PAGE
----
We all know the fashion industry has a funny way of forgetting about the real people. The real women who buy their products, have grumpy days and get a little fatter around Christmas. Well it seems H&M is no different, they have recently admitted to using digital, computer generated bodies for their products. Instead of using real models, they use fake, identical, flawless bodies which are then stuck on a real head.
Over the last decade, we have been brainwashed by the media to believe that one size is right, the small tiny frame seen on the likes of Milan catwalks. Not a single hair out of place, no blemishes to be seen and especially no cellulite. Our image conscious society has driven us to such extremes. The answer to all our flaws now seems to be, “Oh we can Photoshop that out”, a few clicks later you can look like a totally new person. It is this attitude that has flawed the fashion industry, I would much rather see someone looking real than a creepy digitalised version promoting the ‘perfect’ body.
H&M’s main customers are young, impressionable girls, all with a love of fashion, all who look at these images on a day to day basis. These images are fuelling the need for girls to lose weight, stop eating and change who they are. Never mind a bit of photo-shopping here and there, now these girls have to compare themselves to computerised “perfection”. H&M have took this extreme beauty to the next level, by replacing a model altogether to create a ridiculous version of women.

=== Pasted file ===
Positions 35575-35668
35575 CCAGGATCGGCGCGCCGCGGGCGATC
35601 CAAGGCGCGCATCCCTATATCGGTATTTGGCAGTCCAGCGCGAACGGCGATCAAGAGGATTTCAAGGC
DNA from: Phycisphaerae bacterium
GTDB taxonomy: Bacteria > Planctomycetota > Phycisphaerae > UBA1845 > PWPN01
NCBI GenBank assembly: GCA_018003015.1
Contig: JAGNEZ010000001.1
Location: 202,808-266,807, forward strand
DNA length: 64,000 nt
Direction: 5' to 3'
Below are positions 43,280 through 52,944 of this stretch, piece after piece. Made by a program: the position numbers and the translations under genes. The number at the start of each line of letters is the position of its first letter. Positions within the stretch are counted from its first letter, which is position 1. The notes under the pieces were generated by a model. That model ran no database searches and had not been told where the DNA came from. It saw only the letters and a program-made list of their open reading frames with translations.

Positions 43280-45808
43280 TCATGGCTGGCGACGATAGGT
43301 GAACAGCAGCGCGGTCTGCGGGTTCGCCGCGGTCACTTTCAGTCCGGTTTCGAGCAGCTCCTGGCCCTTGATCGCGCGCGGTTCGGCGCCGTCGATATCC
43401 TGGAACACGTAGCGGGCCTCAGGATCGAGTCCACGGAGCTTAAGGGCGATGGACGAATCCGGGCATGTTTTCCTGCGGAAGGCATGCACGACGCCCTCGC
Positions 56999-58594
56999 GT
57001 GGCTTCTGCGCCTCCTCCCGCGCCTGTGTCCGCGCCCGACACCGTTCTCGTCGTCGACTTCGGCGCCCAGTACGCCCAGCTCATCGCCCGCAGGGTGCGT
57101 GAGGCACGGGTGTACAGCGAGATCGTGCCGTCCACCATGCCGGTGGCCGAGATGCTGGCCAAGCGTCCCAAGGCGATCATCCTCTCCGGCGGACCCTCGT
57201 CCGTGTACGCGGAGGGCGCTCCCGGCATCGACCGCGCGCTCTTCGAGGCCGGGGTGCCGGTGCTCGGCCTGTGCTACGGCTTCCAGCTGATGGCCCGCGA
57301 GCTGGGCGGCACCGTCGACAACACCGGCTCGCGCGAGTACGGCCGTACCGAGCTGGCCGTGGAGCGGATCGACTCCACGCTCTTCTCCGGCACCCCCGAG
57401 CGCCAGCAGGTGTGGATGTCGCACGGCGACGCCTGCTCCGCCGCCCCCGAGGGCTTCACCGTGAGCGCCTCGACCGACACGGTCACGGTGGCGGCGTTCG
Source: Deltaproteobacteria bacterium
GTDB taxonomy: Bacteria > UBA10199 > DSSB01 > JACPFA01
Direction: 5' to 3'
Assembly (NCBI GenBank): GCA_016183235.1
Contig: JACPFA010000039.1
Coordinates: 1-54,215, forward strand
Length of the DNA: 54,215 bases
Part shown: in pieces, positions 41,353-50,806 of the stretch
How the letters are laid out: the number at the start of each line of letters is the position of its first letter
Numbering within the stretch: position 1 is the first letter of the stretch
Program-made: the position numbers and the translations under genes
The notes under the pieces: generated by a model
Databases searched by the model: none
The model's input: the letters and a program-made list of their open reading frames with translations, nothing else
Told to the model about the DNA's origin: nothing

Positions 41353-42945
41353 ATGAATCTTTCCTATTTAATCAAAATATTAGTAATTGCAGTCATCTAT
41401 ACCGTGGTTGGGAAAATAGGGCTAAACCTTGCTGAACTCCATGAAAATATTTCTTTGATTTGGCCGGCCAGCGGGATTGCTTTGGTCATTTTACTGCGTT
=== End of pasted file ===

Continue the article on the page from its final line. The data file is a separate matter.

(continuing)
H&M have said that ‘We take pictures of the clothes on a doll that stands in the shop, and then create the human appearance with a program on [a] computer . . . The message is clear: buy our clothes, not our models.’ I agree with their concept, to buy their clothes and not buy into their models, but making an idealised woman through a computer doesn’t exactly argue their case. I don’t know about you, but seeing the exact body replicated over and over, with the same awkward hand position, shoulders tilted perfectly, belly button in exactly the same place is very weird.
The image they’re sending out isn’t positive, if models, with their perfect figures aren’t picture perfect enough, then why should the rest of the population be? I think this is a real error on their behalf, and a bad case of deja vu.
If women were like the digital versions H&M produced, not only would I miss my imperfections, the little things that make me me and you, you, the world would be one boring place. I’d rather be imperfect over boring any day.